Background and Purpose: The association of physical activity (PA) before stroke (prestroke PA) with long-term prognosis after stroke is still unclear. We examined the association of prestroke PA with adverse health outcomes in the ARIC study (Atherosclerosis Risk in Communities). Methods: We included 881 participants with incident stroke occurring between 1993 and 1995 (visit 3) and December 31, 2016. Follow-up continued until December 31, 2017 to allow for at least 1-year after incident stroke. Prestroke PA was assessed using a modified version of the Baecke questionnaire in 1987 to 1989 (visit 1) and 1993 to 1995 (visit 3), evaluating PA domains (work, leisure, and sports) and total PA. We used Cox proportional hazards models to quantify the association between tertiles of accumulated prestroke PA levels over the 6-year period between visits 1 and 3 and mortality, risk of cardiovascular disease, and recurrent stroke after incident stroke. Results: During a median follow-up of 3.1 years after incident stroke, 676 (77%) participants had adverse outcomes. Highest prestroke total PA was associated with decreased risks of all-cause mortality (hazard ratio, 0.78 [95% CI, 0.63-0.97]) compared with lowest tertile. In the analysis by domain-specific PA, highest levels of work PA were associated with lower risk for all-cause (hazard ratio, 0.77 [95% CI, 0.62-0.96]) and cardiovascular mortality (hazard ratio, 0.45 [95% CI, 0.29-0.70]), and highest levels of leisure PA were associated with lower all-cause mortality (hazard ratio, 0.72 [95% CI, 0.58-0.89]) compared with lowest tertile of PA. No significant associations for sports PA were observed. Conclusions: Higher levels of total prestroke PA as well as work and leisure PA were associated with lower risk of mortality after incident stroke. Public health strategies to increase lifetime PA should be encouraged to decrease long-term mortality after stroke.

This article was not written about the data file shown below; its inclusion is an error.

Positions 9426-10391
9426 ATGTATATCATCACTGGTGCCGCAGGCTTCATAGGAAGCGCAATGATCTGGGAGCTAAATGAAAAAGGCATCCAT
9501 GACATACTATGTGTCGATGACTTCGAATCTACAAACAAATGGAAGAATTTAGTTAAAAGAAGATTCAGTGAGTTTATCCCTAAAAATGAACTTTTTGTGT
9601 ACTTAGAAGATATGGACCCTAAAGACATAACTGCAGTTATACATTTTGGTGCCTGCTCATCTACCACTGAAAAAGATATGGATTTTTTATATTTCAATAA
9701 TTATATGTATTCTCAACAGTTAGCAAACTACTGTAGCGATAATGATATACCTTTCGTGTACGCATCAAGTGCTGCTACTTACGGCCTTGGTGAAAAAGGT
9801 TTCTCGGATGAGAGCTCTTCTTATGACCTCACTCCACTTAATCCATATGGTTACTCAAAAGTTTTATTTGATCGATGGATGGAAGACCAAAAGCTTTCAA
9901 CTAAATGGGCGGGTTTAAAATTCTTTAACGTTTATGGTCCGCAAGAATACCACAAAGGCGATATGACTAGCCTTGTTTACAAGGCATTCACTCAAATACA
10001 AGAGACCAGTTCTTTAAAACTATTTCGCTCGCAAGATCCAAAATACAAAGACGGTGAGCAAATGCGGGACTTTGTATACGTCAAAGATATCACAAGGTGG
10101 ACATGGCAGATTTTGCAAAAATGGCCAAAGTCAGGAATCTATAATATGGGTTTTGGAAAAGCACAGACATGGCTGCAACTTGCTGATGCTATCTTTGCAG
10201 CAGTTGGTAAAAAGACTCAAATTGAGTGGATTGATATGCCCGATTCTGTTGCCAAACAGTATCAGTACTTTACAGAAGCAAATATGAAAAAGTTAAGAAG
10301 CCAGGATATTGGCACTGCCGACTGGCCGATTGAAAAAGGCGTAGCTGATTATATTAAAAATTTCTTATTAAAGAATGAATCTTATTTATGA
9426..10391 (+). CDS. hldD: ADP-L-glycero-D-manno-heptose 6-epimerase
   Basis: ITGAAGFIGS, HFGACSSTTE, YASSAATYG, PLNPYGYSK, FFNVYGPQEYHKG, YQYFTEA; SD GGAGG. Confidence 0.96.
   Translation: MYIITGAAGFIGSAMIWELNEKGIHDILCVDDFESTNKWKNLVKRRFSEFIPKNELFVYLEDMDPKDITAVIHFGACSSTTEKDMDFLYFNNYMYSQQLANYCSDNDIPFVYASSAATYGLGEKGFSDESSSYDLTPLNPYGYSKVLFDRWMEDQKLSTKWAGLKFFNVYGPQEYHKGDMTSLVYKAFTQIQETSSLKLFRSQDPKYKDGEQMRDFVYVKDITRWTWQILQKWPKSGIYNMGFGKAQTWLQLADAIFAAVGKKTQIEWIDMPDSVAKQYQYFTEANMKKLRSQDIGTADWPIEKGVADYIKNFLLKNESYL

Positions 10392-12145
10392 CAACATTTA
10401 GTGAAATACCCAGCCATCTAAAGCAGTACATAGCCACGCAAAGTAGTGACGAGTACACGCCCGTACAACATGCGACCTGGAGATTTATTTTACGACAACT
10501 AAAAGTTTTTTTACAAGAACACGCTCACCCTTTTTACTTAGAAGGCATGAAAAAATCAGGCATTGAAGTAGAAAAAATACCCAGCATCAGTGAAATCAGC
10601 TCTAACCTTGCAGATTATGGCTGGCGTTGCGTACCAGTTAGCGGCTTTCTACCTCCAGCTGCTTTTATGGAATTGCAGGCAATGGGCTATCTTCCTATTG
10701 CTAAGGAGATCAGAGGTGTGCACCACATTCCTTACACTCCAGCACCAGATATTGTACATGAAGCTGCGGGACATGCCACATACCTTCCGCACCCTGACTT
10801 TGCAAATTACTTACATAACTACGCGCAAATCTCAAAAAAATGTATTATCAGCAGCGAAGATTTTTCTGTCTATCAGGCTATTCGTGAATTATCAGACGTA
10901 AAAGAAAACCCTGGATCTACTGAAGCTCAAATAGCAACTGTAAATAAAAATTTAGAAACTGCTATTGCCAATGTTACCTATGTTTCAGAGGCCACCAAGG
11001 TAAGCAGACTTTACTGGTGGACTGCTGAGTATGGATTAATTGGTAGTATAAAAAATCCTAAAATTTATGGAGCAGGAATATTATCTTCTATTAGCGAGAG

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- cardiovascular disease
- public health
PubMed: MeSH publication types
- Clinical Trial
- Journal Article
- Multicenter Study
- Research Support, N.I.H., Extramural